Audio Connections: ⊖, Brightness Sensor, Sensors: 3-axis accelerometer, optical heart rate monitor, vibration motor, red and infrared sensors for oxygen saturation (SpO2) monitoring
height x width x depth (in mm): 10.05 x 17.62 x 36.3 ( = 0.4 x 0.69 x 1.43 in)
Speakers: ⊖, Fitbit Luxe, classic band (small and large), charging cable, compatibility: macOS X 12.2 , iOS 13 , Android 7.0; A-GPS; 5 ATM, waterproof
Note: The manufacturer may use components from different suppliers including display panels, drives or memory sticks with similar specifications.
With the Luxe, Fitbit has expanded its range of fitness trackers. These currently include the Inspire 2, the Charge 4, and the Ace series for children. In terms of looks and functionality, the Luxe is most similar to the Inspire 2, which is 50 Euros cheaper (~$59). The latter’s case is made of plastic, and the display is a grayscale OLED like on the Charge 4. The Luxe has a color AMOLED that automatically adjusts its brightness to the ambient light. The case is made of gold-, platinum- or graphite-colored stainless steel, while the buckle of the silicone bands is made of anodized aluminum. They have a special strap connector, but they can be interchanged. The Special Edition of the Luxe already comes with a replacement band; the standard band in this case is a gold-colored link bracelet, for which Fitbit has partnered with the jewelry brand gorjana.
Both the Inspire 2 and the Luxe are water-resistant to 50 meters. Fitbit enhances the Inspire 2’s optical heart rate sensor by allowing it to measure blood oxygen saturation (SpO2) on the Luxe. Fitbit states 10 days of battery life for the Inspire 2 and 5 for the Luxe. One feature of the Inspire 2 that the Luxe is missing is the Tile technology, which allows you to find the Inspire 2 again if you don’t remember where you last placed it.
Fitbit doesn’t disclose the storage capacity. However, the specifications for the Luxe and the Inspire 2 coincide: According to these, both store the daily data for a total of 30 days as well as detailed minute-by-minute movement data for a period of seven days. This is relevant, for example, if you don’t synchronize the fitness trackers regularly. On the tracker itself, you can only see the data for the current day in any case.
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The Fitbit companion app is available in the App Store as well as in Google’s Play Store. Fitbit advertises the Luxe – like the Inspire 2 – with Google Fast Pair. This technology is meant to speed up pairing with Android devices. At least the Luxe actually connected quickly to an Honor V20. In addition, we connected the wearable to an iPhone 12 Pro.
You can deactivate activity reminders or specify time and weekdays. The display doesn’t have an always-on mode. It lights up when you tap the display twice or when you raise your arm. The gesture activation can be disabled as well. Swiping downwards on the display allows you to lock it, to disable notifications, or to activate a sleep mode that turns off notifications as well as the gesture activation.
Horizontal swipes take you to the notifications, workouts, breathing exercises, an alarm clock with up to eight alarms, a timer, and a stopwatch. When setting these up, Fitbit uses haptic feedback, which noticeably simplifies minute-by-minute adjustments. The vibration strength for the alarm can be adjusted in three levels. Swiping up reveals the dashboard with the daily activity data. Several watch faces display individual activity data as well. When you tap the watch face, the screen toggles between steps, heart rate, calories burned, active zone minutes, or the date, depending on the watch face.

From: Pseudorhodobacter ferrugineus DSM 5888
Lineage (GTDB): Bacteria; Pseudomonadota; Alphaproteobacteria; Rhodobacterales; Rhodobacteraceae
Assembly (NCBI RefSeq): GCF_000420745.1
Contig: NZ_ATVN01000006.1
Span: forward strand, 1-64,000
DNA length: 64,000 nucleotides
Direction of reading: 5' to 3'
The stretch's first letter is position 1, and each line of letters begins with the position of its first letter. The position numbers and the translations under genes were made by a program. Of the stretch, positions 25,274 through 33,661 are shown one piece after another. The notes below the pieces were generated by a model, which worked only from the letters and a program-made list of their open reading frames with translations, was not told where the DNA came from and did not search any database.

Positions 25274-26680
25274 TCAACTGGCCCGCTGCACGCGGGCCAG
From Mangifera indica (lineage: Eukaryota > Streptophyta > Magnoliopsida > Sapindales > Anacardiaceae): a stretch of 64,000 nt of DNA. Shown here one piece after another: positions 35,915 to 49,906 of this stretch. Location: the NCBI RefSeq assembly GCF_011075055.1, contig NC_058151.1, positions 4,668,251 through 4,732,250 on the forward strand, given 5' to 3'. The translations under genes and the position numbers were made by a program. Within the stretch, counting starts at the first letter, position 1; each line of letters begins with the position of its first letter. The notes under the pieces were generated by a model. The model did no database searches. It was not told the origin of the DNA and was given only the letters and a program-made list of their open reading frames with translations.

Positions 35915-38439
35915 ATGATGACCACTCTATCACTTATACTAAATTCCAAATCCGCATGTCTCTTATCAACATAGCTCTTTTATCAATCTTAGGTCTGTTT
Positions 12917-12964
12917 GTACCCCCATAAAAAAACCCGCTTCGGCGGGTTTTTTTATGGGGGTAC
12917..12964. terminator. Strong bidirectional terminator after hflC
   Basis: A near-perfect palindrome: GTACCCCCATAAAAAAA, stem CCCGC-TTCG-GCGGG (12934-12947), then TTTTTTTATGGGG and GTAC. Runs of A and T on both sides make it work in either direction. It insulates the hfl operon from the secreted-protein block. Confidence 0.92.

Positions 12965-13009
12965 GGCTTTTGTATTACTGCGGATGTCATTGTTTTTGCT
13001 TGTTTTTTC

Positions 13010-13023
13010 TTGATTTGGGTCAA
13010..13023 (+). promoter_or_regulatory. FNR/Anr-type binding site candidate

The Luxe displays incoming notifications and also longer text messages including emojis, for example from WhatsApp. When it’s connected to an Android smartphone, you can reply with predefined text messages.
Calls can be rejected or accepted in order to take them on the smartphone thereafter. The term “Call” that’s displayed on the left side of the screen is misleading. This refers to accepting the incoming call.
The Luxe counts the number of steps and uses this to determine the approximate distance covered, but not the altitude meters climbed, since it doesn’t have a barometric sensor. Fitbit estimates calorie consumption based on the daily workout and activity data along with personal data such as age, gender, and weight.
Throughout the day, Fitbit tracks what it calls “Active Zone Minutes”. It doesn’t matter if you log the activity or not, but an intense workout naturally increases the number of active zone minutes faster. If you wish, you can set the tracker to vibrate when your heart rate rises and reaches a higher heart rate zone, in order to confirm the effort’s success. In our test, the Luxe reported that a higher zone had been reached during a brisk walk around the block, for example. The pedometer tended to count a few steps less in the test; however, the deviations were below 3%.
Fitbit manages to be convincing once again as a physical and mental well-being monitor. The health values that are displayed under the smartphone dashboard’s section of that same name are particularly clear. The diagrams for resting heart rate, heart rate variability, respiration rate, and changes in skin temperature are partly only visible when a comparison can be made using data from several nights. The oxygen saturation chart was still missing during the test period, but Fitbit plans to deliver the SpO2 measurement feature via an update.